III. The Maharajah cedes to the Hon'ble Company, in perpetual sovereignty, all his forts, territories and rights in the Doab or country, hill and plain, situated between the Rivers Beas and Sutlej.
IV. The British Government having demanded from the Lahore State, as indemnification for the expenses of the war, in addition to the cession of territory described in Article 3, payment of one and half crore of Rupees, and the Lahore Government being unable to pay the whole of this sum at this time, or to give security satisfactory to the British Government for its eventual payment, the Maharajah cedes to the Honourable Company, in perpetual sovereignty, as equivalent for one crore of Rupees, all his forts, territories, rights and interests in the hill countries, which are situated between the Rivers Beas and Indus, including the Provinces of Cashmere and Hazarah.
V. The Maharajah will pay to the British Government the sum of 60 lakhs of Rupees on or before the ratification of this Treaty.
VI. The Maharajah engages to disband the mutinous troops of the Lahore Army, taking from them their arms and His Highness agrees to reorganize the Regular or Aeen Regiments of Infantry upon the system, and according to the Regulations as to pay and allowances, observed in the time of the late Maharajah Runjeet Sing. The Maharajah further engages to pay up all arrears to the soldiers that are discharged, under the provisions of this Article.
VII. The Regular Army of the Lahore State shall henceforth be limited to 25 Battalions of Infantry, consisting of 800 bayonets each with twelve thousand Cavalry - this number at no time to be exceeded without the concurrence of the British Government. Should it be necessary at any time - for any special cause - that this force should be increased, the cause shall be fully explained to the British Government, and when the special necessity shall have passed, the regular troops shall be again reduced to the standard specified in the former Clause of this Article.
VIII. The Maharajah will surrender to the British Government all the guns - thirty-six in number - which have been pointed against the British troops and which, having been placed on the right Bank of the River Sutlej, were not captured at the battle of Subraon.
IX. The control of the Rivers Beas and Sutlej, with the continuations of the latter river, commonly called the Gharrah and the Punjnud, to the confluence of the Indus at Mithunkote and the control of the Indus from Mithunkote to the borders of Beloochistan, shall, in respect to tolls and ferries, rest with the British Government. The provisions of this Article shall not interfere with the passage of boats belonging to the Lahore Government on the said rivers, for the purpose of traffic or the conveyance of passengers up and down their course. Regarding the ferries between the two countries respectively, at the several ghats of the said rivers, it is agreed that the British Government, after defraying all the expenses of management and establishments, shall account to the Lahore Government for one-half the net profits of the ferry collections. The provisions of this Article have no reference to the ferries on that part of the River Sutlej which forms the boundary of Bhawulpore and Lahore respectively.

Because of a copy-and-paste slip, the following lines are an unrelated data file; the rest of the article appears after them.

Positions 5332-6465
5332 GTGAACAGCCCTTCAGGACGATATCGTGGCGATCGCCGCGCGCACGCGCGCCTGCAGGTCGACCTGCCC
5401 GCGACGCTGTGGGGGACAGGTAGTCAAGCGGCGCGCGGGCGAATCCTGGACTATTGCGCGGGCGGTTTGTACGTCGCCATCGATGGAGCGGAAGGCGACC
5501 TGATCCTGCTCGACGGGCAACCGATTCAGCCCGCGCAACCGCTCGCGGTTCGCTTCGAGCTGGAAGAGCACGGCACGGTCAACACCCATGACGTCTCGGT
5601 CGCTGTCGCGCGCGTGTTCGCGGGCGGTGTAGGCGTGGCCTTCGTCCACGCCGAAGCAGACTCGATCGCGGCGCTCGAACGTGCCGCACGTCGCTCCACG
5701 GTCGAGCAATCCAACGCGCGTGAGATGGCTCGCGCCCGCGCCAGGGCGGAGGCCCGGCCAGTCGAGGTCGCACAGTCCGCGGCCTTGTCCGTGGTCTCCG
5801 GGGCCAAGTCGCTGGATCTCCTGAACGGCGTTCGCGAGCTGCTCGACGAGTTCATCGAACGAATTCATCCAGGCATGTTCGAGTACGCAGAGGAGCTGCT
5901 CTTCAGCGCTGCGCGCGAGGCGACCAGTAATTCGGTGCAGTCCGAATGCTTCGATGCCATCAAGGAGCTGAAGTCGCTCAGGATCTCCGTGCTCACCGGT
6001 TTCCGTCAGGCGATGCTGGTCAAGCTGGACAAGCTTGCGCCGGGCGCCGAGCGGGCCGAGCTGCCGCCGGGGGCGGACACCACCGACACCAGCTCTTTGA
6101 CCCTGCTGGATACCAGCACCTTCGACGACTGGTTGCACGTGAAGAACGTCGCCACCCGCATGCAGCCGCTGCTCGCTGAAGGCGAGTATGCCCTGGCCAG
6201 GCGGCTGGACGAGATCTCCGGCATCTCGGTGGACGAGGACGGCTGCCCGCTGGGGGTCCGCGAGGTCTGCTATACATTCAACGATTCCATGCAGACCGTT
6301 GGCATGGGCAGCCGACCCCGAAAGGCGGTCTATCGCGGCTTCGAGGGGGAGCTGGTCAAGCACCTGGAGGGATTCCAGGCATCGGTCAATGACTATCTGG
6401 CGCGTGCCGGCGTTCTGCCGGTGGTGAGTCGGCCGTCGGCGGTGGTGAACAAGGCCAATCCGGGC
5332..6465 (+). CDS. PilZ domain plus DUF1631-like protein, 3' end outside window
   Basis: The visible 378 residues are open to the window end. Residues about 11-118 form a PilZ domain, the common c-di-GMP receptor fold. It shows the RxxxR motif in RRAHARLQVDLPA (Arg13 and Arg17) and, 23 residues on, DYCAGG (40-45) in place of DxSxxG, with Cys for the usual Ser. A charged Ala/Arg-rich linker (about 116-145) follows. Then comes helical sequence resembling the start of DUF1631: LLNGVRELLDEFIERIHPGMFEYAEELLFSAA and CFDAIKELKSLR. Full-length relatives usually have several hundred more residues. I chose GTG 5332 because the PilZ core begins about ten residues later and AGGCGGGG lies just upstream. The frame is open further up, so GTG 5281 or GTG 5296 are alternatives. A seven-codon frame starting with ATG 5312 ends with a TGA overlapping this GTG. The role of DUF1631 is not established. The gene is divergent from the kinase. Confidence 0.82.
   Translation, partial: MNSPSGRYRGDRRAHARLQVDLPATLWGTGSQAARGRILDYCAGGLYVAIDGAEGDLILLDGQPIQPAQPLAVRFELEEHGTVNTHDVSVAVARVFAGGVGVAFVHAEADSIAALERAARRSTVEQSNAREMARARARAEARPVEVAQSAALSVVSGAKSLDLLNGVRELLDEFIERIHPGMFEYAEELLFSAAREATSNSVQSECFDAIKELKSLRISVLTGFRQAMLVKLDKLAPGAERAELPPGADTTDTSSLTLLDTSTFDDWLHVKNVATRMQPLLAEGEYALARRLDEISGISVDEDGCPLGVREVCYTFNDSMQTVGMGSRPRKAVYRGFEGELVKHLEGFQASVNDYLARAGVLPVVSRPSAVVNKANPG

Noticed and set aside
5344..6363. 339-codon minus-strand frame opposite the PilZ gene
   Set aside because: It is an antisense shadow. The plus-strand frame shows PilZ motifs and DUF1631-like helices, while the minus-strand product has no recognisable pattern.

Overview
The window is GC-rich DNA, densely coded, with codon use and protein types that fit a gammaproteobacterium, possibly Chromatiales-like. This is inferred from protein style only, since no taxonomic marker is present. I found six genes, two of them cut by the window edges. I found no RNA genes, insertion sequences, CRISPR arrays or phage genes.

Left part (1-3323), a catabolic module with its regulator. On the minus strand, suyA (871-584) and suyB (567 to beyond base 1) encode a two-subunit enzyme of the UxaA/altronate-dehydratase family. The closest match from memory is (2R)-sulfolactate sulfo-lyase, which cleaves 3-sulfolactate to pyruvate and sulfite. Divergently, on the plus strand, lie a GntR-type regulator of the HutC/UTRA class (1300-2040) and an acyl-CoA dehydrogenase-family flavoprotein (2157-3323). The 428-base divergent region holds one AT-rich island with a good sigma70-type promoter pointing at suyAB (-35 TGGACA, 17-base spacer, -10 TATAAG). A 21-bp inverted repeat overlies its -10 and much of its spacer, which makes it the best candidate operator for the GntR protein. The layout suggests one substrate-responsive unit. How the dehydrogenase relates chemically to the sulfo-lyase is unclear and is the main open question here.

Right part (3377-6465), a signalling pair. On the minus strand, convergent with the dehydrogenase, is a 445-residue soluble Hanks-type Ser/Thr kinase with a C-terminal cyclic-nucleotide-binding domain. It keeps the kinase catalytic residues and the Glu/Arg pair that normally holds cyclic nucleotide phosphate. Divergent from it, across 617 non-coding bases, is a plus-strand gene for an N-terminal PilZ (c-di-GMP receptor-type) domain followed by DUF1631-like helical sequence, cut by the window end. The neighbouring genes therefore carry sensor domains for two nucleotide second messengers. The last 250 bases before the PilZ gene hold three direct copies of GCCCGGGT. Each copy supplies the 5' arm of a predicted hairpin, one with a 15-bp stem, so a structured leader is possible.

X. If the British Government should, at any time, desire to pass troops through the territories of His Highness the Maharajah, for the protection of the British territories, or those of their Allies, the British troops shall, on such special occasion, due notice being given, be allowed to pass through the Lahore territories. In such case the officers of the Lahore State will afford facilities in providing supplies and boats for the passage of rivers, and the British Government will pay the full price of all such provisions and boats, and will make fair compensation for all private property that may be damaged. The British Government will, moreover, observe all due consideration to the religious feelings of the inhabitants of those tracts through which the army may pass.
XI. The Maharajah engages never to take or to retain in his service any British subject - nor the subject of any European or American State - without the consent of the British Government.
XII. In consideration of the services rendered by Rajah Golab Sing of Jummoo, to the Lahore State, towards procuring the restoration of the relations of amity between the Lahore and British Governments, the Maharajah hereby agrees to recognize the Independent sovereignty of Rajah Golab Sing in such territories and districts in the hills as may be made over to the said Rajah Golab Sing, by separate Agreement between himself and the British Government, with the dependencies thereof, which may have been in the Rajah's possession since the time of the late Maharajah Khurruck Sing, and the British Government, in consideration of the good conduct of Rajah Golab Sing, also agrees to recognize his independence in such territories, and to admit him to the privileges of a separate Treaty with the British Government.
XIII. In the event of any dispute or difference arising between the Lahore State and Rajah Golab Sing, the same shall be referred to the arbitration of the British Government, and by its decision the Maharajah engages to abide.